No Electricity at Instrument Panel Fuse Panel / Pass Key Issue?? - Chevy Impala SS Forum
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post #1 of 7 (permalink) Old 02-24-2016, 08:02 PM Thread Starter
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No Electricity at Instrument Panel Fuse Panel / Pass Key Issue??

For the last year the Pass Key light had been on in my car, but it still started and ran just fine so I didn't worry much about it. I read the Pass Key sticky in the forums and decided I'd bypass the key resistor when I got a chance. Well, after a trip to the vet the car wouldn't start, I tried to jump it with no luck, and just as I was about to call for a tow I tried again and it started. After I had bought all of the required resistors and a soldering iron to do the job, the anti-theft kicked in again late at night, this time waiting the 3-4 minutes didn't work. But, my wife showed up with the spare key, which got it started since the resistor isn't worn down on that key.
This brings me to the current problem, I try to go to work on Monday and the car won't start, I knew it was the anti-theft, but I tried to jump it anyway to no avail. So, now I'm thinking the resistor pickups in the ignition switch are just own out because I'm using the spare key that got the car going before. I do the resistor bypass, my key resistor is 523 ohm and the bypass resistor was 508-509, within the tolerance of the GM manual. But still no start, no lights, nothing. I changed my bypass resistor to get it to 518 - 519 to get it closer to the key resistor but nothing.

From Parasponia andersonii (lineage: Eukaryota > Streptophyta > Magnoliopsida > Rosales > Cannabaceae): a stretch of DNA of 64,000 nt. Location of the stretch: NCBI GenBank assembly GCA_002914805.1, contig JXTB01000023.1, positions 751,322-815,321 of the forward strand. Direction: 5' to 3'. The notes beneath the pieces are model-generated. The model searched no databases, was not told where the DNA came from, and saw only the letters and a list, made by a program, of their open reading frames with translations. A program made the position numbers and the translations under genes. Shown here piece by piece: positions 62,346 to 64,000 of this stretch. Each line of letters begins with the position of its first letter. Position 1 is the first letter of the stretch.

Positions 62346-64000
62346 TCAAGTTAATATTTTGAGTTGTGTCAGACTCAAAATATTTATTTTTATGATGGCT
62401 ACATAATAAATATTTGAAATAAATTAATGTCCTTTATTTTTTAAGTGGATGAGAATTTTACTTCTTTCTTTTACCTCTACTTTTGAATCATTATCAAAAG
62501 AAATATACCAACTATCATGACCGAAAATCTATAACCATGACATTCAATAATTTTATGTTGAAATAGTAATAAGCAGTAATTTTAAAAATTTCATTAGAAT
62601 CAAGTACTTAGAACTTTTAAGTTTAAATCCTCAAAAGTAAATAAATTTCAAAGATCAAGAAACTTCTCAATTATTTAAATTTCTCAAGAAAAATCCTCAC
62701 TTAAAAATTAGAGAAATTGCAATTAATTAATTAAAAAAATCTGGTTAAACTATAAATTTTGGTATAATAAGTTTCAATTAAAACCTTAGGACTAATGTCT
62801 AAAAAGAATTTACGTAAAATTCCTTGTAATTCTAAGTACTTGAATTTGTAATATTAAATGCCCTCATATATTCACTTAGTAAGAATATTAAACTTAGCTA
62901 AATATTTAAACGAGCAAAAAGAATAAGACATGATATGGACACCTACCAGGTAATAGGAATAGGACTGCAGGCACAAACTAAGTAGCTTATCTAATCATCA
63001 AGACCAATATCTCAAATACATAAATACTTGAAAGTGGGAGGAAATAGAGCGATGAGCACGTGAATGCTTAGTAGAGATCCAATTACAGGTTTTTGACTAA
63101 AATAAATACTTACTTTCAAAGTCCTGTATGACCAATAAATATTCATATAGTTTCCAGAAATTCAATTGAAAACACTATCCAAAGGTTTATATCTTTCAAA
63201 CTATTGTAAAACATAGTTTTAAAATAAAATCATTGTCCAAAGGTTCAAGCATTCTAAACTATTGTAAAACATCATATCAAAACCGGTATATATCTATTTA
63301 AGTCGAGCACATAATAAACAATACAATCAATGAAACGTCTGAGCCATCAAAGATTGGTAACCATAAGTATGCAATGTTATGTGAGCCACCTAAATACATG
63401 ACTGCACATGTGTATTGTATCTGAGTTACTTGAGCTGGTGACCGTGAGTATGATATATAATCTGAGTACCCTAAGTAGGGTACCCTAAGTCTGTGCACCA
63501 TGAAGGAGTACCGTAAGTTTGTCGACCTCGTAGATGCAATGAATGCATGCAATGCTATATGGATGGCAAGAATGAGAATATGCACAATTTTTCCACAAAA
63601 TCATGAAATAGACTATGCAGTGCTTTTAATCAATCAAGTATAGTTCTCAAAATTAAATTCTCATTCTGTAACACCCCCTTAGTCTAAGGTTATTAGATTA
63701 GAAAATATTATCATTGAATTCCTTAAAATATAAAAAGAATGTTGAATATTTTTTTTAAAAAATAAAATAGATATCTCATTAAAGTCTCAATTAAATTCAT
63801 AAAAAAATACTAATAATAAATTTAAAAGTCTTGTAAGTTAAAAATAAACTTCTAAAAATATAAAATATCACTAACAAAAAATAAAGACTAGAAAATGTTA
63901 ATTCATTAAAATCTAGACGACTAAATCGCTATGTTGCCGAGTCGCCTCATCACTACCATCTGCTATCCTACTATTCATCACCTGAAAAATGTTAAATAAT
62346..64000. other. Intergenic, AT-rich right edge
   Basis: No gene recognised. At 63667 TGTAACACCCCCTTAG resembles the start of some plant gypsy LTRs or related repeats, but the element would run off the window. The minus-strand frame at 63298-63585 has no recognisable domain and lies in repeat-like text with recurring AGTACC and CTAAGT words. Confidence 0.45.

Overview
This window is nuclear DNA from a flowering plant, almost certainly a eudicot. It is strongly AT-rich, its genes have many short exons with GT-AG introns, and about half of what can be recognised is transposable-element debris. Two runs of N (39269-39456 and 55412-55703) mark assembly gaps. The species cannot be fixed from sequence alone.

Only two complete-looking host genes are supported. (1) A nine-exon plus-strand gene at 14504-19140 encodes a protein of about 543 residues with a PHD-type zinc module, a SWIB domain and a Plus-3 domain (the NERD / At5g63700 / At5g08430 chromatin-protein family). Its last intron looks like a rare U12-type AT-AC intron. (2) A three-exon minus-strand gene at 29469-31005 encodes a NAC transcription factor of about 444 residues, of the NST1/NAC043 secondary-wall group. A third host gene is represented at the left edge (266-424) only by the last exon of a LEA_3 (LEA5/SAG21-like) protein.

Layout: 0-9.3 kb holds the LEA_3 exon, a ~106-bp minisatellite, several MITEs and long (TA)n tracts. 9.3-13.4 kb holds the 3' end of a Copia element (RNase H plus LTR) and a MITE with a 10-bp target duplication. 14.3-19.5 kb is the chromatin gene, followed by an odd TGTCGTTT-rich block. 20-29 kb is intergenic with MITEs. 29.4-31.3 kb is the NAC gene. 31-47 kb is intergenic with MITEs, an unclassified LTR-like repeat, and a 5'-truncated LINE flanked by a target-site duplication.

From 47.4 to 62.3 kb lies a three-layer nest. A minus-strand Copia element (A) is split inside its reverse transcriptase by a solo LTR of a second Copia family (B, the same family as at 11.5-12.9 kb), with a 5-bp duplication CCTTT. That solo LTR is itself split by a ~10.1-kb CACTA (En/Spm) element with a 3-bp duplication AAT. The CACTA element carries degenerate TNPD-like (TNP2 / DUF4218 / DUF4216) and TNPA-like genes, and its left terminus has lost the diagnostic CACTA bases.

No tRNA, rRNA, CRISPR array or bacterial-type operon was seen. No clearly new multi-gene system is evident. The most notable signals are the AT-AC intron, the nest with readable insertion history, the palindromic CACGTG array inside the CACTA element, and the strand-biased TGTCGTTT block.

Now I start checking for power:
- battery - good, body fuses - good & power present
- body harness connector C207 behind RH kick panel - good & power present on all three pins.

Now when I go to the instrument panel fuse panel, all fuses that should be hot at all times are dead. I checked continuity between the dead fuses and connector C207 and they all ring out. I checked continuity between:
- Pass Key fuse #34 and the connector on the Theft Deterrent Module - Good
- Relay on the panel with the TDM and the TDM connector and C207 - Good
- Ignition key resistor connector and pins B7 & B8 of TDM - Good

I am at a loss, the last thing that I want to check but I think it will require the removal of the dash (which I don't want to do if someone on here has another idea) is to locate S276 and check that splice to see if power is present there. That is where power from connector C207 goes to before being distributed out to the fuse panel and the ignition switch. The manual says this splice is located in the "Body Harn, approx 13 cm from SDM breakout", I know where the SDM is supposed to be, but can't see it--again leading me to think I'm going to have to drop my dash.